“From having been caused mainly by smallholders and production for local markets, an increasing share of deforestation today is driven by large-scale agricultural production for international markets,” said Persson.
This means that much of the deforestation in question is actually driven by consumer demand from abroad.
“If we exclude Brazilian beef production, which is mainly destined for domestic markets, more than half of deforestation in our case countries is driven by international demand,” confirmed Persson.
The biggest importer of these deforesting commodities was China, linked largely to wood products (timber and paper) from Malaysia, Papua New Guinea, and Indonesia, as well as palm oil imports from the latter. The EU was the second biggest importer of the four commodities, due to imports of palm oil from Indonesia, beef from Brazil, and soy from Latin America. India came in third, largely due to palm oil imports from Indonesia.
The U.S. was not a major importer, mostly because it produces the bulk of its own beef and soy.
It is interesting that the U.S. is not a leading driver of this, but that’s only because we have own natural resources to use. Europe doesn’t and for their talk about being more green, which is in some ways true, cutting down tropical forests for palm oil is not exactly a sustainable national ecological footprint.
Obviously there are no easy answers to any of these problems. But problems they very much are indeed.
In the wake of Romney’s 47% comments in 2012, the much needed recording of private Republican speeches continues, this time catching Lindsey Graham making some choice remarks:
According to the CNN report Wednesday, Graham confirmed the veracity of the recordings. Graham was speaking to the Hibernian Society of Charleston, a charitable group with an all-male membership.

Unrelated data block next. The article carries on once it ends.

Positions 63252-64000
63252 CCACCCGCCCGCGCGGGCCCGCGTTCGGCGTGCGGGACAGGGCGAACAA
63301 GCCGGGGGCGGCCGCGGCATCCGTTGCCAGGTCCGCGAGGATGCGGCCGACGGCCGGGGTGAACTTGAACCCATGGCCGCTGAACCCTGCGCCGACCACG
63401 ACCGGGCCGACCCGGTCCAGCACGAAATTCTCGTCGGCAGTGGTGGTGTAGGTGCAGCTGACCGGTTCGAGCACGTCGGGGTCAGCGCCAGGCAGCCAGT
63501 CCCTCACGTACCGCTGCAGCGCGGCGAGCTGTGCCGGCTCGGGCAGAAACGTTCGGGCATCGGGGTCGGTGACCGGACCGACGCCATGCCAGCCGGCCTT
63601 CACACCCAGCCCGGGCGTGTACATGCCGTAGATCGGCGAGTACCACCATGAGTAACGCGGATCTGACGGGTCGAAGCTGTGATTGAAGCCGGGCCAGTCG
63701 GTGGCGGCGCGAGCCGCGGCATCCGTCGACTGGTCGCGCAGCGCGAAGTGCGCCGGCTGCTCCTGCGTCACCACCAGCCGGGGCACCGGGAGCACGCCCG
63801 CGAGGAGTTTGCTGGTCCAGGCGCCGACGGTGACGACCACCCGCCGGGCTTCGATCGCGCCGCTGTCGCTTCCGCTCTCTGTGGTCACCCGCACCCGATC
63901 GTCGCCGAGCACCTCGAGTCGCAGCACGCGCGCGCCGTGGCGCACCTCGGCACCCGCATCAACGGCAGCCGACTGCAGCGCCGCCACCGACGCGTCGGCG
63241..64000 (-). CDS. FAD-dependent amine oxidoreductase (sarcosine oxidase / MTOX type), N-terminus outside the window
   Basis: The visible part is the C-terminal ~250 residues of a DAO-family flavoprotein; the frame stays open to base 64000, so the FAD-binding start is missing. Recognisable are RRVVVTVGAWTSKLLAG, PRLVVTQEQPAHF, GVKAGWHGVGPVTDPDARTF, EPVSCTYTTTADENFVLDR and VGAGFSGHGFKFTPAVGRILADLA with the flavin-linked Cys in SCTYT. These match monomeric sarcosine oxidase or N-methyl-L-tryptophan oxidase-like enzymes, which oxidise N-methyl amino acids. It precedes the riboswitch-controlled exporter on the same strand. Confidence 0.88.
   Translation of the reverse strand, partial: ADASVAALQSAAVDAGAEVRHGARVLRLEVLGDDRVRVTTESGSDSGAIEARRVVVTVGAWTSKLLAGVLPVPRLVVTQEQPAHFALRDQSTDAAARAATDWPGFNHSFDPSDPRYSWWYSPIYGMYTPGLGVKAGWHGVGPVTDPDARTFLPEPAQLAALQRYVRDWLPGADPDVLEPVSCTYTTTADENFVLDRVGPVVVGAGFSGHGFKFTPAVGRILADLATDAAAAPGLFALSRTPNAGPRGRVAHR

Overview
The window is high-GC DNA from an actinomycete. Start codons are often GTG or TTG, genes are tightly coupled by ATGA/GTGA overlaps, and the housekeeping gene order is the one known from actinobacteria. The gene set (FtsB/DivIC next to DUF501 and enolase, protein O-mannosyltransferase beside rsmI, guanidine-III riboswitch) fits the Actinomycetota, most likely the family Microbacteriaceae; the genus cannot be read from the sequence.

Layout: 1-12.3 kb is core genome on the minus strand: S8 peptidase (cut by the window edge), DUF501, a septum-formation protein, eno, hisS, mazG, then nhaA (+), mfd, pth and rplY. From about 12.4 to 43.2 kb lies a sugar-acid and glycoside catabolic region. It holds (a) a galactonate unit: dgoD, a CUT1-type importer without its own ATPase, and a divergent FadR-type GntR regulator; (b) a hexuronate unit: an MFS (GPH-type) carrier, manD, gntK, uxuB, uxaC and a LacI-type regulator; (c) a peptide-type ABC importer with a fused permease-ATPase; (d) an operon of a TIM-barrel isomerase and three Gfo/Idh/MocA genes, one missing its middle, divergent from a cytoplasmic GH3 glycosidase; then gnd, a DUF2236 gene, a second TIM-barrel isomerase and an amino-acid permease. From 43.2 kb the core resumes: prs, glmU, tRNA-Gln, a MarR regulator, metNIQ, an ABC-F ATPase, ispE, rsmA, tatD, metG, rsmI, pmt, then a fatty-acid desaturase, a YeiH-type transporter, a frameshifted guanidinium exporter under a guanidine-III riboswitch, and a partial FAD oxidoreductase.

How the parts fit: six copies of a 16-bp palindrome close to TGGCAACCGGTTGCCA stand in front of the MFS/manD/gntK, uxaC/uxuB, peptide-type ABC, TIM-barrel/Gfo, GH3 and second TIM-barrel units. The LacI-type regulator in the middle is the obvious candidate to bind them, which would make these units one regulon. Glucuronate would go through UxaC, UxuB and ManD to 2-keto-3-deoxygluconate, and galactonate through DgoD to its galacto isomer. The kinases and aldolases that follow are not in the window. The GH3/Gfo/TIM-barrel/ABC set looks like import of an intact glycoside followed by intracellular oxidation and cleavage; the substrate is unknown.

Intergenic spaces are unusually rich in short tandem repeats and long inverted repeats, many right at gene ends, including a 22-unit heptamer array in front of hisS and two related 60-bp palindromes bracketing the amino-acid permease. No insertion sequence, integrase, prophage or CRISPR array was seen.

In the recording according to CNN, Graham is heard saying: “I’m trying to help you with your tax status. I’m sorry the government’s so f——- up. If I get to be president, white men in male-only clubs are going to do great in my presidency.”
And if there’s one thing we know, it’s that this is Lindsey Graham speaking from his heart, such as it is. I have no doubt a Lindsey Graham presidency would be excellent for elite white men. And horrible for everyone else.
I’m a congenital pessimist, so don’t give me too much credit for drawing attention to this pending debacle-cum-comic-relief. Instead, all praise should go to National Review’s Eliana Johnson, who reported Monday evening that a source “close to” Jindal was willing to confirm that the “slight” governor “has gained 13 pounds over the past few months” because he’s “looking to beef up” now that the 2016 campaign is “on the horizon.” Yes indeed, the guy whose political future began to unravel as soon as people noticed he sounded like Kenneth from “30 Rock” seems to think he can revive his flatlining career by reminding everyone that he doesn’t exactly reflect the Republican Party base’s particular vision of rugged masculinity.
Before reading the National Review piece, I assumed Jindal would run, fare poorly and then lobby the ultimate GOP nominee to pick him as vice president. There’s nothing wrong with that; it can often lead to a cabinet position in a future administration, and is a very traditional course for a second- or third-tier presidential aspirant to take. But now that I know Team Jindal is oblivious enough to think his career can be salvaged by cultivating mass? Well, I think it’s time we ready ourselves for a campaign that’s so lost in the Tea Party twilight zone that anything could happen.
Clearly, Bobby Jindal defeating Hillary Clinton in the all important arm wrestling portion of the 2nd debate will put him over the top.
No band in America makes people with decent taste want to punch themselves in the face like Florida Georgia Line, the Nickelback of country music.
Ebola causes you to leak fluids from your body’s orifices and bleed internally until your body starts to slowly shut down. Then you die from a combination of low blood-pressure and organ failure. If you have the misfortune of being an American who catches this vile disease, the media will ruthlessly invade your privacy and reveal every minute detail of your life to the public. This is a horrid fate for anyone unfortunate enough to catch this terrible malady.